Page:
A new book co-authored by Associate Professor Greg Weeks is the first of its kind in Australia to draw together the principal means of challenging and remedying harm caused by government decisions and conduct.
Published by LexisNexis Butterworths, Government Liability: Principles and Remedies is jointly authored by Associate Professor Weeks, Deputy Head of The Australian National University (ANU) Law School; Dr Janina Boughey, a senior lecturer at the University of New South Wales Faculty of Law; and Dr Ellen Rock, a lecturer at the University of Technology Sydney Faculty of Law.
In this Q&A, Associate Professor Weeks discusses the book and how it aims to help practitioners work across traditional legal “silos” in public and private law.
What inspired you to write this book?
Dr Janina Boughey and I had been thinking for some time about putting together a book that was aimed at making life easy for people who want to know what their legal rights are. Janina wanted to call the book “101 Ways to Sue the Government” – she maintains it would sell better if we did – but that’s the idea behind it: to let people know what they can and can’t do.
How do government decisions and conduct uniquely impact individuals?
Government plays a very large part in all of our lives. As much as people may have a dispute between each other over property ownership or similar, in many cases it is more likely we would have that dispute with the government. The government’s tentacles reach far and wide. For example, I may have a contractual relationship with the government to provide certain services, and if the government sought to terminate that I would want to know what specific remedies I had against the government because it’s not like people; it has other interests.
What are the origins of your interest in administrative law?
I have a passion for this area that not many people share, and it started when I was a student. I had a very good administrative law teacher who brought such energy and enthusiasm to the subject that I couldn’t help but share it. I went on to write research theses in that area and completed my PhD on it, too. It’s worked out very well because, at the University of New South Wales and the University of Technology Sydney where I’ve worked before, I was one of a very small number of administrative lawyers. Here at the ANU College of Law, I have a lot of very good colleagues around me.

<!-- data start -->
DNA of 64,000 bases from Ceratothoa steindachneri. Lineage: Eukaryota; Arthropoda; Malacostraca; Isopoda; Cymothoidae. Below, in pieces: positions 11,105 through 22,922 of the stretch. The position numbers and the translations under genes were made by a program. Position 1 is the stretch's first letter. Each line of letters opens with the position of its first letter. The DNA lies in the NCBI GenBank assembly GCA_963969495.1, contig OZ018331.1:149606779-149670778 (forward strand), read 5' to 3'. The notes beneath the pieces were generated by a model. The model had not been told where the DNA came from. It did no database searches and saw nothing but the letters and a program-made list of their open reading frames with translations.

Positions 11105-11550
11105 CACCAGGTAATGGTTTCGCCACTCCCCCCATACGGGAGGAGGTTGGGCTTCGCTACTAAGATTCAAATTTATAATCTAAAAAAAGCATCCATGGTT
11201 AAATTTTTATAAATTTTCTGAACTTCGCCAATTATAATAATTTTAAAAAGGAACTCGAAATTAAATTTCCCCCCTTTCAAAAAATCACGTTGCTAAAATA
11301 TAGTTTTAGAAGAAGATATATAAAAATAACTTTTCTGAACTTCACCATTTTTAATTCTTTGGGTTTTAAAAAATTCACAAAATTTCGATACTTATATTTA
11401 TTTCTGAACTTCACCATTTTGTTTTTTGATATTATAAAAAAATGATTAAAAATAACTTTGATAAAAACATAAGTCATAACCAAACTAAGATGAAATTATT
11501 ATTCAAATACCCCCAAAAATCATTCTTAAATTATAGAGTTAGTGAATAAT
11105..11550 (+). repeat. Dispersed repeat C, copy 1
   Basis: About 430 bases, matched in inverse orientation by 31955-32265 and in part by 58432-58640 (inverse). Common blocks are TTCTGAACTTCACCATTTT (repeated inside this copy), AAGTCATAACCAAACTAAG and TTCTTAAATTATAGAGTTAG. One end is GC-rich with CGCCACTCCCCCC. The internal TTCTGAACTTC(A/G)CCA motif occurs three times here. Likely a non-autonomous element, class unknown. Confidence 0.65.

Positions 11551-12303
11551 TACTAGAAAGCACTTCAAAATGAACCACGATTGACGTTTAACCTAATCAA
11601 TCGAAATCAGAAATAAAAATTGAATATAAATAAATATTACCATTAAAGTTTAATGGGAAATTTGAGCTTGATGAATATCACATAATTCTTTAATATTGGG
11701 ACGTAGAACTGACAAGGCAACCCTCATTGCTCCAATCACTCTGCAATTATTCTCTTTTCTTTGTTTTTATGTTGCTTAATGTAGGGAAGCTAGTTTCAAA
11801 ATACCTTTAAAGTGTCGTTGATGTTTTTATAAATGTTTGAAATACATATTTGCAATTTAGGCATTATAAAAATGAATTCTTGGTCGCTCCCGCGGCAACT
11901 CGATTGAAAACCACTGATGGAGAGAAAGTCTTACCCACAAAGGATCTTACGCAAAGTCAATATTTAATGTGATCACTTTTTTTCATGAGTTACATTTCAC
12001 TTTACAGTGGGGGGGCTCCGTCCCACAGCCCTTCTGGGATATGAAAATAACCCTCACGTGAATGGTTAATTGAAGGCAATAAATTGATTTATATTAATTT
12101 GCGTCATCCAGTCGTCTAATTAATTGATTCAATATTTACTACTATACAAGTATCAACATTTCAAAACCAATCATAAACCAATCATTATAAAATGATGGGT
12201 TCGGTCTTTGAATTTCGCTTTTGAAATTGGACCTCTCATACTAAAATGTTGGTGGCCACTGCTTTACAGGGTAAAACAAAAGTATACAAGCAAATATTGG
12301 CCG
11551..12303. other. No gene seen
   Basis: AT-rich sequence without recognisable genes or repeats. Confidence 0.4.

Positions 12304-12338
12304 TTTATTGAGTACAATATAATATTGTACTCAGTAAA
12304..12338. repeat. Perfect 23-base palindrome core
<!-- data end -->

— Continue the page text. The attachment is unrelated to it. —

What was most rewarding in collaborating with your co-authors?
We actually recruited a third co-author (Dr Ellen Rock) fairly quickly because we realised we couldn’t do everything alone. We all wound up picking up knowledge in areas that were strictly speaking not fields of our greatest expertise, but because they all linked to government we began to see some common themes.
One of the really interesting parts of it was the modern aspect of our cooperation that couldn’t have happened in years gone by. We’re operating from different institutions and collaborating via email and the odd phone call was very efficient. There weren’t any conflicts and democracy ruled at all times.
I had a lot of fun writing the introduction. The idea that has gripped me for a while is that none of us is just the thing we teach; our tort lawyers at ANU College of Law, by and large, have expertise elsewhere and just happen to teach tort law. Nothing fits as neatly into the subject-matter “silos” as you might you believe at law school, and this is the first thing that confronts students when they graduate and go into practice. There is no pure “property law problem” or “equity law problem” – there is always more context.
Putting these issues in context and getting rid of the “silo mentality” was a lot of fun, and will also hopefully be quite useful to people.